“This trip brings you the best of Sabah and Sarawak, maxing out on wildlife and culture. Stay in a longhouse, glimpse a pygmy elephant and learn the secrets of the jungle...”
Kuching | Longhouse Stay | Mulu caves | Gunung Mulu National Park | Gaya and Manukan Islands | Kinabalu National Park | Sepilok Orangutan Rehabilitation Centre | Kinabatangan River Cruise |Gomantong Caves | Sandakan War Memorial | Kota Kinabalu | Opportunities for snorkelling and river swimming
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Solo travelers welcome. Single rooms available with surcharge.
Accommodation, transfers, transport, listed activities, local guides
13 breakfasts, 11 lunches, 7 dinners.
Responsible tourism: Best of Borneo vacation, tailor made
Borneo is globally renowned as one of the biologically diverse places on earth, with a huge array of flora and fauna within its forests and seas. During this tour travelers visit and stay in areas that are rich in wildlife, such as Sukau. Sukau Rainforest Lodge is committed to sustainable principles and donates a proportion of its income to both community and environmental projects in the surrounding area. Energy efficient lightbulbs are used, but the lodge tries to minimise use of electricity altogether, using kerosene lamps for lighting during the evenings. Hot water is provided using solar hot water heaters, and the lodge is self sufficient with water usage, using rainwater harvesting techniques.
This tour also visits the Sepilok Orang Utan Rehabilitation Centre, which carries out vital work with orang utans that have been reclaimed from the pet trade or have been orphaned. The goal here is to prepare these apes for eventual return to the wild, and the fees that we pay for visiting help the centre to sustain itself.
We also visit Kinabalu and Gunung Mulu National Parks, both of which are home to unique species and threatened habitat. The entrance fees that travelers pay are vitally important in ensuring that such important areas are protected for the future and conserved for the benefit of flora and fauna.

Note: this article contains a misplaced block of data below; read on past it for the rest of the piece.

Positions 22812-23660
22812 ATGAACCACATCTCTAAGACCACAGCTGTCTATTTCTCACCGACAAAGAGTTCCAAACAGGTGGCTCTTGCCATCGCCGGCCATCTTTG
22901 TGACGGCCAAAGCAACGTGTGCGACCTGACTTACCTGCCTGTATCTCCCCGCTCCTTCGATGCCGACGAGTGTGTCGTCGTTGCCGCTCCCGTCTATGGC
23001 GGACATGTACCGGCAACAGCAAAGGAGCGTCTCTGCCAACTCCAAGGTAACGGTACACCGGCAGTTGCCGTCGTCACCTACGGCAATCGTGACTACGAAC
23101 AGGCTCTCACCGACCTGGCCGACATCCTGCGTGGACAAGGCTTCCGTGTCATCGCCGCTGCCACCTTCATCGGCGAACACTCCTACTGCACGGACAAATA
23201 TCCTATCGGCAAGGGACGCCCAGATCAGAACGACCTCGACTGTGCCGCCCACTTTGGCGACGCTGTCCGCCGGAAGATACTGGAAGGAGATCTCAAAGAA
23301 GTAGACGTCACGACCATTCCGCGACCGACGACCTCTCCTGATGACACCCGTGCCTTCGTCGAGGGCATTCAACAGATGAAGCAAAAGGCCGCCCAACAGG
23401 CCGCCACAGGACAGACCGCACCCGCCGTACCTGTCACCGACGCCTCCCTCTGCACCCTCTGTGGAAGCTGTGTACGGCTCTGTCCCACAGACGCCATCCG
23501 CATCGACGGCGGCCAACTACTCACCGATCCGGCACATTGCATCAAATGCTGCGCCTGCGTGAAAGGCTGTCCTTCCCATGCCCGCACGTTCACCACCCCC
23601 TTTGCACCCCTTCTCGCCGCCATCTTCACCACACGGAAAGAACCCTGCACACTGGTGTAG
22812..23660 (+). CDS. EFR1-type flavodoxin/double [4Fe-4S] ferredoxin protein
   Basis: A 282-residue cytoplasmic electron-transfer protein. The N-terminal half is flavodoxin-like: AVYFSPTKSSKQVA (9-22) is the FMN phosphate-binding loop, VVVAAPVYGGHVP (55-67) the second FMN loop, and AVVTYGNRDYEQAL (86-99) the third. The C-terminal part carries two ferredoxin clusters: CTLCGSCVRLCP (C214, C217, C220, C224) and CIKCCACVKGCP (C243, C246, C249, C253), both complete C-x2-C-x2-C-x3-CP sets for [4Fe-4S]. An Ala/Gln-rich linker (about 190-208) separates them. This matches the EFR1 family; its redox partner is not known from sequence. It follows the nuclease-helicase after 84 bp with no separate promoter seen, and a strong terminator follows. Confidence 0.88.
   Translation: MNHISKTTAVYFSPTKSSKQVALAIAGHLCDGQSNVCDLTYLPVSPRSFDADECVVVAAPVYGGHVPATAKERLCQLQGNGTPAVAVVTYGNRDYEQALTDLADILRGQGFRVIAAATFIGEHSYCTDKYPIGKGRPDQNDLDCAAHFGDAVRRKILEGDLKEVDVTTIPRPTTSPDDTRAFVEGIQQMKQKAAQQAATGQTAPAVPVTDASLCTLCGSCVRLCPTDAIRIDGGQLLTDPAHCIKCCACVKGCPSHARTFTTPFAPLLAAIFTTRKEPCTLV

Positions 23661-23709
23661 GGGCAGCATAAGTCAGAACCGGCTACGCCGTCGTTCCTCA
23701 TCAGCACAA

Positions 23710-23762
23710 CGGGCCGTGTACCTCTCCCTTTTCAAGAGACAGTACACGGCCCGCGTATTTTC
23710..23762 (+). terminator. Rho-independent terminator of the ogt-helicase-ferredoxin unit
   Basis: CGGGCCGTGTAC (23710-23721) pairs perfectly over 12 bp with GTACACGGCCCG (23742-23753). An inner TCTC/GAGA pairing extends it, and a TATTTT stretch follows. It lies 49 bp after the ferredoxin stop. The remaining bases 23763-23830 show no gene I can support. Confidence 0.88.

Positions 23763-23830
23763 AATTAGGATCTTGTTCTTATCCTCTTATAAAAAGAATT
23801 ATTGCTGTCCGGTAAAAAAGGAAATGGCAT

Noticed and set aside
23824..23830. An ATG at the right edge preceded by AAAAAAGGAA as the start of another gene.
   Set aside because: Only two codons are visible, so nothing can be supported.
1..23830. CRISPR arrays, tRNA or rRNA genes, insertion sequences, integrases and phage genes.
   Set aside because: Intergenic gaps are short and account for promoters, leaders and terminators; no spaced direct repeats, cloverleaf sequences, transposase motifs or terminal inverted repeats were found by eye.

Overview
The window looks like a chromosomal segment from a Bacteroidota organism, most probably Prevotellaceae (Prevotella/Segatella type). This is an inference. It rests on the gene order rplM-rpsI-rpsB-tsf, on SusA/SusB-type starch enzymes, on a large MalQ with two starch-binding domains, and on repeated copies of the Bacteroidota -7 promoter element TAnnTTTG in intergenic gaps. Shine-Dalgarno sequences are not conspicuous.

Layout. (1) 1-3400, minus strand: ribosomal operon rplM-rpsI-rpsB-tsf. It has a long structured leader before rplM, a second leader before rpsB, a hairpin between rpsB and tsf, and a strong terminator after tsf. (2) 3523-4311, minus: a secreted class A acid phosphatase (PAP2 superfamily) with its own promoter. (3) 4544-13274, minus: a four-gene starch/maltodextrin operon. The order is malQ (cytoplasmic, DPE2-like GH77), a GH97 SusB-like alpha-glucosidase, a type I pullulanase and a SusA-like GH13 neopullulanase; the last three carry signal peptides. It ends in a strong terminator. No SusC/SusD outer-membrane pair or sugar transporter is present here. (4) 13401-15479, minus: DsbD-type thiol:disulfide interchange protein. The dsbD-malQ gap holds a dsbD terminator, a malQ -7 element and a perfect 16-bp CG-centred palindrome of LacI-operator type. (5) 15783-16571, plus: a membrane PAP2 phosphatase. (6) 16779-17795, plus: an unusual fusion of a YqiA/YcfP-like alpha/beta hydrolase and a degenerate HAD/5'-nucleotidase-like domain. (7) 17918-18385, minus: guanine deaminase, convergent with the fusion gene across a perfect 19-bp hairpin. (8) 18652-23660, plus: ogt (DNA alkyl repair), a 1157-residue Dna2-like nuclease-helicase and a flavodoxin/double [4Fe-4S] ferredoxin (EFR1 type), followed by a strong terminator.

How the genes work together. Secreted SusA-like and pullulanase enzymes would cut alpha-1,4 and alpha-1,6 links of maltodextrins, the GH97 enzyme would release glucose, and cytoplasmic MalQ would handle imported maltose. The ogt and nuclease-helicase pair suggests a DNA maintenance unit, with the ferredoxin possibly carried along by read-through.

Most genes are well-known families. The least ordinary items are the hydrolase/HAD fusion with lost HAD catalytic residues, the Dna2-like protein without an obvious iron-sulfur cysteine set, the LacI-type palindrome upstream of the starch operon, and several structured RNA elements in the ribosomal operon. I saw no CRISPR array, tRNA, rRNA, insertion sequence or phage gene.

Sukau Rainforest Lodge is deeply involved with the local community around the Kinabatangan River, making extensive use of local craftsmen for construction and repair projects. In addition to this around 80% of the staff of the lodge are employed from nearby villages. They have been provided with extensive training both in hospitality and in English language skills, which apart from benefiting the lodge allows local people to progress further with their careers and income prospects.
As part of Malaysia, much of Borneo has modernised immensely in the past few decades and traditional heritage has been lost in many areas. During this trip travelers visit a traditional community and stay overnight in a longhouse as their guests. Apart from being an interesting experience, this provides income for the host community which allows them to maintain their unique traditions, without necessarily having to surrender to the onslaught of modernity in order to earn cash. This can also have the effect of giving enhanced legitimacy to local customs. In many traditional areas throughout the world, younger generations are starting to abandon the traditions of their elders as they see them as no longer being relevant; by providing an alternative framework, visits such as this can help to show that such traditions are worth maintaining, not only because tourism can provide an income but also because younger generations can see that the 'outside world' also sees them as valid lifestyle choices. Visits like this can have the danger if being little more than a human zoo - we are extremely careful to ensure that they are carried out as sensitively as possible and with respect and attention to local customs.